Dr. Anthony Fauci, an American immunologist and head of NIAID, has been making statements about the coronavirus that contradict President Donald Trump’s advice. Here are five things about him.
Dr. Anthony Fauci, 79, a top expert in infectious diseases, has been gaining national attention for speaking out about the highly contagious COVID-19 aka coronavirus, including some recent statements that contradict what President Donald Trump, 73, has been advising the public. After he criticized Trump’s way of giving the public knowledge about the virus in a recent interview with Science magazine, the immunologist and head of the National Institute of Allergy and Infectious Diseases (NIAID) was noticeably absent from a White House press briefing Trump gave about the spread of the pandemic on Mar. 23. Since Vice President Mike Pence has been assigned as the White House official handling the coronavirus concerns, he needs to give all press, including Dr. Fauci, approval to attend press conferences for interviews about the pandemic and now that he’s been absent, it’s leading many public health figures and politicians to accuse the White House of trying to silent the health officials who don’t agree with them.
Here are five things you should know about Dr. Fauci and the impact he’s had on the current coronavirus, which has already infected 382,200 people worldwide, including 46,328 Americans.
1.) His public comments about the reality of the coronavirus have been very upfront and many of them don’t match up with Trump’s comments. One of the important things the two disagreed on was when a vaccine for the new coronavirus would be available. While Trump publicly said the U.S. would have a vaccine for the virus quickly, Dr. Fauci said he doesn’t expect one for another year and a half. In the beginning stages of the virus, Trump also said it would disappear soon while Dr. Fauci admitted he thought the world was about to have a pandemic, which the World Health Organization confirmed on March 11.
2.) He thinks the coronavirus will “be bad” but not “really bad”. “It could be really, really bad. I don’t think it’s gonna be, because I think we’d be able to do the kind of mitigation,” he said on March 3. “It could be mild. I don’t think it’s going to be that mild either. It’s really going to depend on how we mobilize.” He also said that people with underlying health conditions, including the elderly, are the most at risk when it comes to the coronavirus being life-threatening. He said the ways the elderly can avoid this is to limit their travel and not be around large crowds.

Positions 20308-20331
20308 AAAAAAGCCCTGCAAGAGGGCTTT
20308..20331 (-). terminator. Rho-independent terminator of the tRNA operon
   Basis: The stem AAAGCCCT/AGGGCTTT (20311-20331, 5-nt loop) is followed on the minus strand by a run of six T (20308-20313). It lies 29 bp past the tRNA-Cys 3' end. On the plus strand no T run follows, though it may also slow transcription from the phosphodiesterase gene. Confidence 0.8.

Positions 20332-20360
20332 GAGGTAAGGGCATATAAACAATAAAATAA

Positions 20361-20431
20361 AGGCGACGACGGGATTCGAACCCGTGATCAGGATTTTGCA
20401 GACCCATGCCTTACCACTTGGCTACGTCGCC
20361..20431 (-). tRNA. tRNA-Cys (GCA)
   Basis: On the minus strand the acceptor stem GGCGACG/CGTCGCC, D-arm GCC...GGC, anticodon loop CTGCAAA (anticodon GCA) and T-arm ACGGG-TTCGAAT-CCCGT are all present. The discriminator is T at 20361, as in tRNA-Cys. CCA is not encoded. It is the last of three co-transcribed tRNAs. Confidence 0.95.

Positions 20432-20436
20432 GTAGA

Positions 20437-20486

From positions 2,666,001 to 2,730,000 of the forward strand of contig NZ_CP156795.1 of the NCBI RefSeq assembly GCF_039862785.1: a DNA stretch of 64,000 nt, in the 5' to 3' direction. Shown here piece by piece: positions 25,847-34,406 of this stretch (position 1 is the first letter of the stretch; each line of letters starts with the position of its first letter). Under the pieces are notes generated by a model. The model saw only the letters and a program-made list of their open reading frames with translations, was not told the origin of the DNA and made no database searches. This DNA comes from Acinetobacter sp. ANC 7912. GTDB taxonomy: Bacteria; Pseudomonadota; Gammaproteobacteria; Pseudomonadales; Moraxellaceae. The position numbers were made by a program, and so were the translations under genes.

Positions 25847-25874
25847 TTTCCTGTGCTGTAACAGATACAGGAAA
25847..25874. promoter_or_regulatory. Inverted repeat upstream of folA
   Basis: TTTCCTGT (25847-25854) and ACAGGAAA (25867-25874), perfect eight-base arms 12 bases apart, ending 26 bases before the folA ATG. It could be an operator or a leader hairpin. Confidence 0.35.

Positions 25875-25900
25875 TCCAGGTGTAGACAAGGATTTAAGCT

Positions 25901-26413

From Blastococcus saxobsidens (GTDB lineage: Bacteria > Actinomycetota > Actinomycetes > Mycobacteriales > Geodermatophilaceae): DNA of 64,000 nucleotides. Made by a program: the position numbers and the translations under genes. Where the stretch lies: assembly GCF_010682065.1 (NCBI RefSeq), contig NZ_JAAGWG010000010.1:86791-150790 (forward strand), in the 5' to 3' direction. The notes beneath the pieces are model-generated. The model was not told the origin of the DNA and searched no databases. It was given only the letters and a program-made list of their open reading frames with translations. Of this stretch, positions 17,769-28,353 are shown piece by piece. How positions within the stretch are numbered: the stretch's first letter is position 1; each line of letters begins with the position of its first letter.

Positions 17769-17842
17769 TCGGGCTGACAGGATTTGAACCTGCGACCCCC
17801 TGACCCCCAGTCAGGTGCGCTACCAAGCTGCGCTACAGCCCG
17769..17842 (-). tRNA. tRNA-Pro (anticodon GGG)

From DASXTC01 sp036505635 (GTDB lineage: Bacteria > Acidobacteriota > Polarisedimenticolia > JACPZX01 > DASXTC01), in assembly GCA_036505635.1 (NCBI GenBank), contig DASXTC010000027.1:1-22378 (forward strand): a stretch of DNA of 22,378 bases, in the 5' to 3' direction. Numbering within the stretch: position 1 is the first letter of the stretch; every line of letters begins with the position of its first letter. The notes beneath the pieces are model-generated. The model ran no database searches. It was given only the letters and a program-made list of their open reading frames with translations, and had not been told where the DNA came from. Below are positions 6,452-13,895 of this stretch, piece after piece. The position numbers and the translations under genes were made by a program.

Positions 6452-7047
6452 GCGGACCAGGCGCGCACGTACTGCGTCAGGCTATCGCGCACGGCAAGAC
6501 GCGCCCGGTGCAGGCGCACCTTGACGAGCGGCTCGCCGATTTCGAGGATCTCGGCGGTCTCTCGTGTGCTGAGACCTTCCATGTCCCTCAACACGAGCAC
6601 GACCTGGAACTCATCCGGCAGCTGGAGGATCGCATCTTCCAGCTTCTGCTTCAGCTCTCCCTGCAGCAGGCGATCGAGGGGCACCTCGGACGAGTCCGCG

Dr. Anthony Fauci answers a frequently asked question about risk factors: pic.twitter.com/vm7HfBGvL5
— The White House (@WhiteHouse) March 7, 2020
3.) He’s been the head of NIAID and an important figure through many global health concerns, including Ebola, Zika, and HIV/AIDS. The intelligent doctor became the director of the NIAID in 1984 and was responsible for doing a lot of research on established and emerging diseases. In addition to the ones already stated above, he’s worked on respiratory infections, tuberculosis, malaria, and autoimmune disorders such as asthma and allergies. He was also one of the central architects of the President’s Emergency Plan for AIDS Relief (PEPFAR) during the AIDS crisis and it helped save millions of lives, according to the NIAID.
4.) His achievements have resulted in him receiving many impressive awards. He is the 41st most cited researcher of all time, his NIAID profile states, and he has developed therapies that have been successful in helping control previously fatal inflammatory and immunity diseases.
5.) He attended Cornell University Medical College. Born in Brooklyn, New York, Dr. Fauci first began his experience with the medical field by helping his father, who was a pharmacist, deliver prescriptions. After going on to study at Cornell, he did his internship and residency with The New York Hospital-Cornell Medical Center. Although he was initially interested in playing basketball while in high school, he eventually decided to pursue a field as a medical researcher and felt like his career took a turn and gained traction in 1981 when the AIDS crisis started appearing and he decided to study it.